Best Famous Coward Poems

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12
Written by David Lehman | Create an image from this poem

A Little History

 Some people find out they are Jews.
They can't believe it.
Thy had always hated Jews.
As children they had roamed in gangs on winter nights in the old neighborhood, looking for Jews.
They were not Jewish, they were Irish.
They brandished broken bottles, tough guys with blood on their lips, looking for Jews.
They intercepted Jewish boys walking alone and beat them up.
Sometimes they were content to chase a Jew and he could elude them by running away.
They were happy just to see him run away.
The coward! All Jews were yellow.
They spelled Jew with a small j jew.
And now they find out they are Jews themselves.
It happened at the time of the Spanish Inquisition.
To escape persecution, they pretended to convert to Christianity.
They came to this country and settled in the Southwest.
At some point oral tradition failed the family, and their secret faith died.
No one would ever have known if not for the bones that turned up on the dig.
A disaster.
How could it have happened to them? They are in a state of panic--at first.
Then they realize that it is the answer to their prayers.
They hasten to the synagogue or build new ones.
They are Jews at last! They are free to marry other Jews, and divorce them, and intermarry with Gentiles, God forbid.
They are model citizens, clever and thrifty.
They debate the issues.
They fire off earnest letters to the editor.
They vote.
They are resented for being clever and thrifty.
They buy houses in the suburbs and agree not to talk so loud.
They look like everyone else, drive the same cars as everyone else, yet in their hearts they know they're different.
In every minyan there are always two or three, hated by the others, who give life to one ugly stereotype or another: The grasping Jew with the hooked nose or the Ivy League Bolshevik who thinks he is the agent of world history.
But most of them are neither ostentatiously pious nor excessively avaricious.
How I envy them! They believe.
How I envy them their annual family reunion on Passover, anniversary of the Exodus, when all the uncles and aunts and cousins get together.
They wonder about the heritage of Judaism they are passing along to their children.
Have they done as much as they could to keep the old embers burning? Others lead more dramatic lives.
A few go to Israel.
One of them calls Israel "the ultimate concentration camp.
" He tells Jewish jokes.
On the plane he gets tipsy, tries to seduce the stewardess.
People in the Midwest keep telling him reminds them of Woody Allen.
He wonders what that means.
I'm funny? A sort of nervous intellectual type from New York? A Jew? Around this time somebody accuses him of not being Jewish enough.
It is said by resentful colleagues that his parents changed their name from something that sounded more Jewish.
Everything he publishes is scrutinized with reference to "the Jewish question.
" It is no longer clear what is meant by that phrase.
He has already forgotten all the Yiddish he used to know, and the people of that era are dying out one after another.
The number of witnesses keeps diminishing.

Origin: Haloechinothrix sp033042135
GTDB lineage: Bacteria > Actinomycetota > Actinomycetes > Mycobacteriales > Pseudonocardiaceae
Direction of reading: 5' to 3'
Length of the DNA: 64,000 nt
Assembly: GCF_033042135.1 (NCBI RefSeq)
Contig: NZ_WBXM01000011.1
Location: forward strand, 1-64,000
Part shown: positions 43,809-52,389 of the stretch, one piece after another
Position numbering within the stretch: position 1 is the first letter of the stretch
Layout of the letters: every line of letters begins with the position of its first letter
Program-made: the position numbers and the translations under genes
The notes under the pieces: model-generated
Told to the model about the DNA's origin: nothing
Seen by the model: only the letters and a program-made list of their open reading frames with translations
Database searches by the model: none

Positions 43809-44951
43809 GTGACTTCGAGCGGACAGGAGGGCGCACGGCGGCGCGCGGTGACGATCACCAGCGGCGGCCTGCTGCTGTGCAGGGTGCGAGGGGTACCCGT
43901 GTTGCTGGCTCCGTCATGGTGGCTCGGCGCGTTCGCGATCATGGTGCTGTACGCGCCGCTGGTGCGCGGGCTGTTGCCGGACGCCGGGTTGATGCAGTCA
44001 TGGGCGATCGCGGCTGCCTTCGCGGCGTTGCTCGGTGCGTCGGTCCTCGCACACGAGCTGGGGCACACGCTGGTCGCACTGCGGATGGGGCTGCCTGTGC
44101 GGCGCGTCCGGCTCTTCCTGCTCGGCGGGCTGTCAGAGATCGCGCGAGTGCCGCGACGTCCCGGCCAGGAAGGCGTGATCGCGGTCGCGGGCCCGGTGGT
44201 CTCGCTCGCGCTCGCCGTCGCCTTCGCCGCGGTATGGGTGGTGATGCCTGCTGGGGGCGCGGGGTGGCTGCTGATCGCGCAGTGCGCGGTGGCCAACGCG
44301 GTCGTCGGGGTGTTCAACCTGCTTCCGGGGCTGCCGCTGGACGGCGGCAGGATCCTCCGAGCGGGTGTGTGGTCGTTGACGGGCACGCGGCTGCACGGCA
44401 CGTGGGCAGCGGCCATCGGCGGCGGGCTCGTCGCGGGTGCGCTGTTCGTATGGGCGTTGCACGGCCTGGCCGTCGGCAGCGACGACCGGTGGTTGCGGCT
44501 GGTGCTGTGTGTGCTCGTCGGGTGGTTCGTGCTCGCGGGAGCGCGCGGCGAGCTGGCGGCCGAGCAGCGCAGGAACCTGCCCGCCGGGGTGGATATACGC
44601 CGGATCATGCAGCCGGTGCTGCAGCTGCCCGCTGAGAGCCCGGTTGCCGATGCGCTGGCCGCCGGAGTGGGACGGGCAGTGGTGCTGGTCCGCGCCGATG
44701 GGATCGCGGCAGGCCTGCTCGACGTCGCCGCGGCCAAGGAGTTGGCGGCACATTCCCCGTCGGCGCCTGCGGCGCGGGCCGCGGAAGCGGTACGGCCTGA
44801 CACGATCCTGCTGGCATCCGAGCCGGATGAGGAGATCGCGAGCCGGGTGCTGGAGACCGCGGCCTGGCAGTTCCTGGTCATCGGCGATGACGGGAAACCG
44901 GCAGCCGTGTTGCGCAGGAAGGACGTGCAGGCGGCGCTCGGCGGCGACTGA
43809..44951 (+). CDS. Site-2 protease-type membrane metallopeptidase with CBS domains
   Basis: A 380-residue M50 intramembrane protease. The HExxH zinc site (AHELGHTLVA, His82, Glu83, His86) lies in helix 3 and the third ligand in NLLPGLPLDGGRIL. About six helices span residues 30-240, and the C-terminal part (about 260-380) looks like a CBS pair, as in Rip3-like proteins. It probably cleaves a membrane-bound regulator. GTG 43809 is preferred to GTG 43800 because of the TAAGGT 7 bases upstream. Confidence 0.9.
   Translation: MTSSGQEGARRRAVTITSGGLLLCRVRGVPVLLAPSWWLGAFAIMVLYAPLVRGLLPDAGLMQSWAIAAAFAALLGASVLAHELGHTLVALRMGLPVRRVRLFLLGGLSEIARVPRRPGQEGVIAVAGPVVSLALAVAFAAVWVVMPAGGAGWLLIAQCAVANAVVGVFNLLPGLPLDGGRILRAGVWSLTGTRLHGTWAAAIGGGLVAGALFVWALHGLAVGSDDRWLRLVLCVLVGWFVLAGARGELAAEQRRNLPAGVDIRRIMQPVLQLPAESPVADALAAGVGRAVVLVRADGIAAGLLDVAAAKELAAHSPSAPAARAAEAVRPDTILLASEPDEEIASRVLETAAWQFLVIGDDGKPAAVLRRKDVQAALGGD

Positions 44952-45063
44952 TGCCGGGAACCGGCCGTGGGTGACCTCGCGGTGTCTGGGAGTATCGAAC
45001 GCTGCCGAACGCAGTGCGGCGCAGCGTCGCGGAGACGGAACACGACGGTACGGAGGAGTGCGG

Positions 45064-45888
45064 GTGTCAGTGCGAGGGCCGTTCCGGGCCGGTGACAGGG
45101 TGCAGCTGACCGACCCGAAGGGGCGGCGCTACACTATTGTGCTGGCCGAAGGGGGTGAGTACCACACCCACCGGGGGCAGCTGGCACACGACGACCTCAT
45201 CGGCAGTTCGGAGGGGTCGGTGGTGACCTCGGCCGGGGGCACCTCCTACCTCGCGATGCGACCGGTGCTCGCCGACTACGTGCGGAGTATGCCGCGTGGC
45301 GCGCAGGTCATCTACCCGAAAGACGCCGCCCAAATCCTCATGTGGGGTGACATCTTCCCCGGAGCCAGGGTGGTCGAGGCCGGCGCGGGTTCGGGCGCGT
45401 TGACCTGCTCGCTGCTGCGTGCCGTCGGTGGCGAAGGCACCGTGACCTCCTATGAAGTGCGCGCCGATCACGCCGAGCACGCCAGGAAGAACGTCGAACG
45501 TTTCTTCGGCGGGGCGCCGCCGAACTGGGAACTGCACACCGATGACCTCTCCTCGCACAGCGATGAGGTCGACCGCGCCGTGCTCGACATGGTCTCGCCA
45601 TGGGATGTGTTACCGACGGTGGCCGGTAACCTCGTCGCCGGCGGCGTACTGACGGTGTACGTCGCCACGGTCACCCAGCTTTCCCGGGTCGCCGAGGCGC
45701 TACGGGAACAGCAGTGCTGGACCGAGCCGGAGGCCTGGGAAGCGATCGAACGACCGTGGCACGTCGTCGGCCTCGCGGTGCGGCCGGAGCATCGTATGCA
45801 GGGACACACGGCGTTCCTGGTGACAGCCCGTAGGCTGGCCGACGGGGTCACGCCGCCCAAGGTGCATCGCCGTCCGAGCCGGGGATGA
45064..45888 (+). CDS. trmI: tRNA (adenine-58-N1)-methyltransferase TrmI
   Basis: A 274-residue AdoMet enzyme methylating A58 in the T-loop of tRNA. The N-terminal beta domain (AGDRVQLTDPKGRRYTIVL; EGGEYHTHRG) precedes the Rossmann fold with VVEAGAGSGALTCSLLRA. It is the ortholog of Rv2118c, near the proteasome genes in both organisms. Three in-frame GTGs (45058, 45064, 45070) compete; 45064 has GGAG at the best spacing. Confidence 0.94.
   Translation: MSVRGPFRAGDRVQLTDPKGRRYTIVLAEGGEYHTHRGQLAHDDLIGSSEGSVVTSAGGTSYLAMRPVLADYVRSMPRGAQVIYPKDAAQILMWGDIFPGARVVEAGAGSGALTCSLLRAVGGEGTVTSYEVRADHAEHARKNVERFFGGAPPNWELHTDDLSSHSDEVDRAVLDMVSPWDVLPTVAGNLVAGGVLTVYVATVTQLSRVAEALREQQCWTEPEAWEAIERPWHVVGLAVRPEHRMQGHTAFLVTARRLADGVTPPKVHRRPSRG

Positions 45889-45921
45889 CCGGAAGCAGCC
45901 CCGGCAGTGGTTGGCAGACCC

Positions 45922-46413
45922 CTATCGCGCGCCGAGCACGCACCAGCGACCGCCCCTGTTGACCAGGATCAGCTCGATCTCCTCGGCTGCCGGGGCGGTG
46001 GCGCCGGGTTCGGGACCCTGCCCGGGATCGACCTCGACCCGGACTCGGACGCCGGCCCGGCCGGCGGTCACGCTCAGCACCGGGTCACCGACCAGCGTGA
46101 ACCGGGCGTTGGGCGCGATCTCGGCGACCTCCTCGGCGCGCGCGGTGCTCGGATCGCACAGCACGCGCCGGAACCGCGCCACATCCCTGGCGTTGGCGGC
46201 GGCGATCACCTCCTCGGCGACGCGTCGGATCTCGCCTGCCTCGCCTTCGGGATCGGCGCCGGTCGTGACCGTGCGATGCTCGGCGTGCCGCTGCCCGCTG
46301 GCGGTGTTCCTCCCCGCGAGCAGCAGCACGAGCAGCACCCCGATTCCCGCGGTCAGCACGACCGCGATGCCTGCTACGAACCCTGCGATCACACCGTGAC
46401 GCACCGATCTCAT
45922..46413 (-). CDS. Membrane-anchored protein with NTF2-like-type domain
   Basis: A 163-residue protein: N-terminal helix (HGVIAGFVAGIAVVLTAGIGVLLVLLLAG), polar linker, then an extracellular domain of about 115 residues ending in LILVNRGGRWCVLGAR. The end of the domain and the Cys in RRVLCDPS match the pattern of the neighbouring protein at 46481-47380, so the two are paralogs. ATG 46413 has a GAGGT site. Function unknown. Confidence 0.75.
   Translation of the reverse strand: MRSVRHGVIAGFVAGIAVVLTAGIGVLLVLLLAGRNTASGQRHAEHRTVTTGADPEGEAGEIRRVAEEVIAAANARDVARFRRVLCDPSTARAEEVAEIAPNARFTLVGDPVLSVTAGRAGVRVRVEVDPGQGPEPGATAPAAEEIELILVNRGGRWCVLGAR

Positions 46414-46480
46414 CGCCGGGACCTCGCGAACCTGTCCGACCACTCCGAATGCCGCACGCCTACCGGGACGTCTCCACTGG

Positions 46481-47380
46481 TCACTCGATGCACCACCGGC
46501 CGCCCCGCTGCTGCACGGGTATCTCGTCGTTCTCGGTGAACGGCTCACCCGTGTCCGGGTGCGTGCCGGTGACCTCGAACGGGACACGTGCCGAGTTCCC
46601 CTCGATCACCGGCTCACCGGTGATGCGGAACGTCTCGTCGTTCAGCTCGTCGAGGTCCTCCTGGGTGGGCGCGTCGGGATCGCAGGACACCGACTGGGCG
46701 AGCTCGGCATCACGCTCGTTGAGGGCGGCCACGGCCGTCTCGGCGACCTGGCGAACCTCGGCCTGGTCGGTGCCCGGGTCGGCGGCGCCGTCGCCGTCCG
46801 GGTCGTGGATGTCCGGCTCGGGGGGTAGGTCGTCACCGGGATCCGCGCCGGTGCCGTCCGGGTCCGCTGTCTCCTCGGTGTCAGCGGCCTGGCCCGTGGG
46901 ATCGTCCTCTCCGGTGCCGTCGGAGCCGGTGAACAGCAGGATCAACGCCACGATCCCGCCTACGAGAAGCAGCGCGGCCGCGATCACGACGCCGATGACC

Soon there will be no one left to remind the others and their children.
That is why he came to this dry place where the bones have come to life.
To live in a state of perpetual war puts a tremendous burden on the population.
As a visitor he felt he had to share that burden.
With his gift for codes and ciphers, he joined the counter- terrorism unit of army intelligence.
Contrary to what the spook novels say, he found it possible to avoid betraying either his country or his lover.
This was the life: strange bedrooms, the perfume of other men's wives.
As a spy he has a unique mission: to get his name on the front page of the nation's newspaper of record.
Only by doing that would he get the message through to his immediate superior.
If he goes to jail, he will do so proudly; if they're going to hang him anyway, he'll do something worth hanging for.
In time he may get used to being the center of attention, but this was incredible: To talk his way into being the chief suspect in the most flamboyant murder case in years! And he was innocent! He could prove it! And what a book he would write when they free him from this prison: A novel, obliquely autobiographical, set in Vienna in the twilight of the Hapsburg Empire, in the year that his mother was born.
Written by Anne Sexton | Create an image from this poem

Suicide Note

 "You speak to me of narcissism but I reply that it is 
a matter of my life" - Artaud

"At this time let me somehow bequeath all the leftovers 
to my daughters and their daughters" - Anonymous

Better, 
despite the worms talking to 
the mare's hoof in the field; 
better, 
despite the season of young girls 
dropping their blood; 
better somehow 
to drop myself quickly 
into an old room.
Better (someone said) not to be born and far better not to be born twice at thirteen where the boardinghouse, each year a bedroom, caught fire.
Dear friend, I will have to sink with hundreds of others on a dumbwaiter into hell.
I will be a light thing.
I will enter death like someone's lost optical lens.
Life is half enlarged.
The fish and owls are fierce today.
Life tilts backward and forward.
Even the wasps cannot find my eyes.
Yes, eyes that were immediate once.
Eyes that have been truly awake, eyes that told the whole story— poor dumb animals.
Eyes that were pierced, little nail heads, light blue gunshots.
And once with a mouth like a cup, clay colored or blood colored, open like the breakwater for the lost ocean and open like the noose for the first head.
Once upon a time my hunger was for Jesus.
O my hunger! My hunger! Before he grew old he rode calmly into Jerusalem in search of death.